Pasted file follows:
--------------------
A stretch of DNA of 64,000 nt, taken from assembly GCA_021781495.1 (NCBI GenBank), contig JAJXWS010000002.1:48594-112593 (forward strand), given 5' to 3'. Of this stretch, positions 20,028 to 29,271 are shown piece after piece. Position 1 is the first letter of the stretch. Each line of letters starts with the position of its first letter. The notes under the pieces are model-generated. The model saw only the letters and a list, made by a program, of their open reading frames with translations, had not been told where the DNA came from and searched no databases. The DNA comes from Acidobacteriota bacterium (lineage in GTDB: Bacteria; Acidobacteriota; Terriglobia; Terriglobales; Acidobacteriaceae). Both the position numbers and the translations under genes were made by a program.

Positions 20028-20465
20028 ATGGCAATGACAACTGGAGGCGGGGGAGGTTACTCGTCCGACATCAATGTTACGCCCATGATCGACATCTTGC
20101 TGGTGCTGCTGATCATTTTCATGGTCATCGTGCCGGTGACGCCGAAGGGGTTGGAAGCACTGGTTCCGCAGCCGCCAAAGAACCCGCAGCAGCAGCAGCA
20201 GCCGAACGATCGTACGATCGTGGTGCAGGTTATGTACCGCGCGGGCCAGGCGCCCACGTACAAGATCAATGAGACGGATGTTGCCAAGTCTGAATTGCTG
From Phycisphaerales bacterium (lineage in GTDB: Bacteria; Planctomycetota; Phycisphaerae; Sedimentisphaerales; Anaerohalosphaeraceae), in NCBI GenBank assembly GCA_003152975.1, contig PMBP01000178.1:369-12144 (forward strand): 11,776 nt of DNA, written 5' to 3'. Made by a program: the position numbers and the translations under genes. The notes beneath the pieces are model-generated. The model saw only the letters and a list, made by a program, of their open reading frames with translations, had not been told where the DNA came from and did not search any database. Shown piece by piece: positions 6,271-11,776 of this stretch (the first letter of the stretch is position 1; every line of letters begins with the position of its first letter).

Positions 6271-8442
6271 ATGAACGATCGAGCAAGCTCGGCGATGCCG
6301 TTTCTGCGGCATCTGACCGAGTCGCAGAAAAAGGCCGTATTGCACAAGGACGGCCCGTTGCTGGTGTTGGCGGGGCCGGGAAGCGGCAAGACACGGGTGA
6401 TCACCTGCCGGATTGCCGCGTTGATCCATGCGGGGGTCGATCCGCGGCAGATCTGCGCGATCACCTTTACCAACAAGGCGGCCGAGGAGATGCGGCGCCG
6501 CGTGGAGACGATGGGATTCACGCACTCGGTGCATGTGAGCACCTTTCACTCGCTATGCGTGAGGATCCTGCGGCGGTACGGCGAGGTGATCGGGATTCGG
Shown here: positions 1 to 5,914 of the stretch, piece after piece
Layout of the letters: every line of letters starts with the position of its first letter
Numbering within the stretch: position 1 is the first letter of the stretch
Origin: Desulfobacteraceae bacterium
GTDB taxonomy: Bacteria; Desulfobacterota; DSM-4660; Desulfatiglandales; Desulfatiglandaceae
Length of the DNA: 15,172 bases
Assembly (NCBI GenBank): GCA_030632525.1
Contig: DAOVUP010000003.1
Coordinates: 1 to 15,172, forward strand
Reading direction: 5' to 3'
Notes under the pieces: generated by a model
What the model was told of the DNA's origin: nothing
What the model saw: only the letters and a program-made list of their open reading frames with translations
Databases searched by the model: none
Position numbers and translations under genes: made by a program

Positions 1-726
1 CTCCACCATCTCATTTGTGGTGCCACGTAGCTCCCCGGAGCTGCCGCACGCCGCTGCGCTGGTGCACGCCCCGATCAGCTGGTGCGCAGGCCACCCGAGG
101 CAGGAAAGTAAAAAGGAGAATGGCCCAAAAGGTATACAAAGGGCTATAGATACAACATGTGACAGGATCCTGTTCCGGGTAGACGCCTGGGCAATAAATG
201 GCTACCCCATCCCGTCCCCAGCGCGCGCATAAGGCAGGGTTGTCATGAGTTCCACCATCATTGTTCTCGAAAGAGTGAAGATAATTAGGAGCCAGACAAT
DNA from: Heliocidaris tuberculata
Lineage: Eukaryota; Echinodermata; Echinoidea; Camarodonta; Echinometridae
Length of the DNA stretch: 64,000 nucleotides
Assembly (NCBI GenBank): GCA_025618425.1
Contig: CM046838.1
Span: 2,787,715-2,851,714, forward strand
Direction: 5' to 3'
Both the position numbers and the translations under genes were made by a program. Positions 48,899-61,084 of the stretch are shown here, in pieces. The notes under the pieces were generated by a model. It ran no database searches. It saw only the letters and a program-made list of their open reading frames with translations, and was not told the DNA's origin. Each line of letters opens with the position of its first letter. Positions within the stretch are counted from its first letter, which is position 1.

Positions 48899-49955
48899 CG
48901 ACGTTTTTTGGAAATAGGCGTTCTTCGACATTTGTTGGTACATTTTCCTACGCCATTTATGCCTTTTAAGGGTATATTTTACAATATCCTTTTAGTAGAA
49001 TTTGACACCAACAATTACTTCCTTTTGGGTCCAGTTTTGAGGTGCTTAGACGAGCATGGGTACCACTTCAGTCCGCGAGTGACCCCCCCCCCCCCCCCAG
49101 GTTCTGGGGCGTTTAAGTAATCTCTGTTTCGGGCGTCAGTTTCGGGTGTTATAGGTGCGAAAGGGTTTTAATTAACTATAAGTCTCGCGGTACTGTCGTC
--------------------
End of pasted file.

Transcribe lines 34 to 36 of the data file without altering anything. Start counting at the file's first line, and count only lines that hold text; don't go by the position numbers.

Assembly (NCBI GenBank): GCA_025618425.1
Contig: CM046838.1
Span: 2,787,715-2,851,714, forward strand